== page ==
A corollary to knowing, ignorance has its own story, a story that needs to be told, but one, perhaps, that can spell only ruin. Yet, as Pynchon somewhat paradoxically offers, ignorance is not just a blank space.  While it draws a blank and is about blanking out, ignorance, at once perniciously coherent and seriously lacking in coherence – not in itself contemptible – downshifts from stupidity in the sense that you may still find the owner’s manual somewhere or, for all we know, some rules of operation.  Ignorance holds out some hope, you can get to know it, maybe move on.  I am not so sure about stupidity.  It comes closer to a sense of nullity – the crushingly useless, that which comes to nothing; the bright side of nullity is that the oeuvre, its essential possibility, originates in it: “The lesson is sad, as Dion always sez, but true.”

On the whole, following the lead of Flaubert and taking into account the observations of Musil, stupidity can be considered as something related to shutdown, to closure – a closure that confuses itself with an end.  Closing a matter “once and for all,” it appears to be bound up with the Western logos to “finish with,” to terminate. The judgment passed by this type of stupidity poses, among other things, a number of temporal problems, the most prevalent of which concerns its speed.  Even though it is consistently associated with slowness, the endless frustration of non-attainment, stupidity in fact moves too fast; fast-paced and in haste, it is always (already) a rush.  .  . to judgment. To the extent, moreover, that stupidity is bolstered by all sorts of accelerators, its spread undoubtedly derives essential features from our age of technological dominion, which is at all times on fast-forward – a speed that actually proves to be backward.  Whereas the architect said, “Less is more,” we must add to the lexicon of contemporary paradox, “Fast is slow.”

Poised to write on stupidity, one must first show oneself to be exonerated from its insinuation; yet making a show of being clever is stupid. Indeed, that which shows, as with the case of showing-off or anything that asserts itself to be particularly clever, magnetizes stupidity.  And each particular imprint of cleverness always carries with it a typology of stupidities,  There would be no intelligence as such, then, nothing that would be spared a package deal of attendant stupidity and their historicity (what was once stupid may now be upgraded, and visa versa). Thus the figure of the professor comes in handy for Musil, for it has been stamped with the twin features of alert and devoted scholarship supplemented by an unavoidable extension into the vacant lot of the nutty or absent-minded professor.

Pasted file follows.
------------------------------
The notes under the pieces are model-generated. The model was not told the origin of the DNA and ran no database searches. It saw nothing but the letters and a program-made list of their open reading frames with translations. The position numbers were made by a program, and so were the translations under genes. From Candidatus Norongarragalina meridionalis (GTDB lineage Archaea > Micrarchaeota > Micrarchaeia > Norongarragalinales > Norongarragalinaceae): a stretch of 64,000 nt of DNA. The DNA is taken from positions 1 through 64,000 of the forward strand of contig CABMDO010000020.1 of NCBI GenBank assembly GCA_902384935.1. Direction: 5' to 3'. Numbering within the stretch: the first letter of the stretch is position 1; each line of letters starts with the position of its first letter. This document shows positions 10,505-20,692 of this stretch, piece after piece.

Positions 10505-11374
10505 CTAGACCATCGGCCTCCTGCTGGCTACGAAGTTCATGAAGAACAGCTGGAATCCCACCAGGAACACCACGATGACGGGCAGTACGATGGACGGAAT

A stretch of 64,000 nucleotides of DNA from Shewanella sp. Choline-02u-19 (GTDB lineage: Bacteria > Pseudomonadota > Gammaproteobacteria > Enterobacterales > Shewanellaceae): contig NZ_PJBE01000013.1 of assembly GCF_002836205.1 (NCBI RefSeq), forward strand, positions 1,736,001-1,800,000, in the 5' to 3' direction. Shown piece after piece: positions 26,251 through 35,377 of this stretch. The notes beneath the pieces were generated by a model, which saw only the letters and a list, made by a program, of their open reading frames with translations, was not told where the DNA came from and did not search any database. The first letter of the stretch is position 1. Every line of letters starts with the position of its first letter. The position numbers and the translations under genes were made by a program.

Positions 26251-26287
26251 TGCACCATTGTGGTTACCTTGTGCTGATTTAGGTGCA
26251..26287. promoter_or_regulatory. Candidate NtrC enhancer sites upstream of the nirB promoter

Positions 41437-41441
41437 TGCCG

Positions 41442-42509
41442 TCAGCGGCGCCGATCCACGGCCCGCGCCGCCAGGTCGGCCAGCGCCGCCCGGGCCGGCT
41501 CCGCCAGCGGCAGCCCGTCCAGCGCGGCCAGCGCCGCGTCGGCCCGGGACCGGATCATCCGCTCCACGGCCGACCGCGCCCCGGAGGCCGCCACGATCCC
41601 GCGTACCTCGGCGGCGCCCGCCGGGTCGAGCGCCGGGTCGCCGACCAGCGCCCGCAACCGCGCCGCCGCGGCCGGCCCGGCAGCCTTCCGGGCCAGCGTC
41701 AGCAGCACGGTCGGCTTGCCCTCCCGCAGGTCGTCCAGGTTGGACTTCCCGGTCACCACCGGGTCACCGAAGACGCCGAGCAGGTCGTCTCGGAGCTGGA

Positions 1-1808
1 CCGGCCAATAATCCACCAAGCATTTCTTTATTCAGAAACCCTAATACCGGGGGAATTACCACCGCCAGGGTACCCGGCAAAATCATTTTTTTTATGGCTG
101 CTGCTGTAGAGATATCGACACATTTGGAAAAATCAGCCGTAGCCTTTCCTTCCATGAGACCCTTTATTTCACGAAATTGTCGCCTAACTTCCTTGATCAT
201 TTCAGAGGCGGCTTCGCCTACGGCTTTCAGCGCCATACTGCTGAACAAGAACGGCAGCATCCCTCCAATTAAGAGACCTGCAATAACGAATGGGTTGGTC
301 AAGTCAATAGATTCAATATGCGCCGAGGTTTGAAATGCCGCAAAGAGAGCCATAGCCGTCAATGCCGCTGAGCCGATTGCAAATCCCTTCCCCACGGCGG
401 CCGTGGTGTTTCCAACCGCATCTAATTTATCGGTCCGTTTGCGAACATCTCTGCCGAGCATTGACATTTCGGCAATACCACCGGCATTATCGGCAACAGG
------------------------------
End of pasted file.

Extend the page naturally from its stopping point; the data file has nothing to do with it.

Whether in the precincts of the literary or the psychological stupidity offers a whirligig of imponderables: as irreducible obstinacy, tenacity, compactness, the infissurable, it is at once dense and empty, cracked, the interminable “duh” – (morphed into seemingly less lacerating assertions such as “shallow,” “airhead,” “bimbo,” “brain-dead,” etc.)  A total loser, stupidity is also that which rules, reproducing itself in cliches, in innocence and the abundance of world.  On the other hand, the very existence of stupidity can a must be disputed – are we not dealing in each case with intricacies of repression, bungled action, error or blindness? – and on the other hand, stupidity can and must be exposed. In a sense, though, one wonders who would be spared liability where stupidity is concerned. Is there not a suspicion, an anxiety, that you, a fugitive from stupidity, are on the verge of being caught (finally) by some smart bomb headed for your house?

1 comment:

  1. It is said that television makes you stupid: mechanical repetition of any sort can infect you with a strain of stupidity. (My own concern as a witness to contemporary social histories is that work makes people stupid, depriving them of essential types of nonproduction, leisure, meditation, play. It becomes ethically necessary to find a way rigorously to affirm nonworking, to subsidize rest, laziness, lolling around without succumbing to common criminalizations or devaluations of the logic of other “activities” – Rousseau’s far niente. But ethics is work, too, so let me just posit this in the lazy space of a parenthetical remark, without accommodating the punishing surplus of terrific labor pains, not even the labor of the negative. The reduction of the human figure to work is to be understood as rendering the human equal to the laboring animal. Servile by nature and affecting docility, work, at the core of the modern experience of alienation, is inhumane and antisocial. Conversely, when at all subjected to procedures of legitimation, play is heralded as work, as “working out”. In a restaurant the waiter asks whether you are “still working on it.” Disgracefully overworking, superficializing, tagging “human resources,” ours is a culture where all too many are losing their heads to an unjustifiable ethos of production. Werner Hamacher suggests that even the concept of “working through” belongs to the uninterrogated workforce.)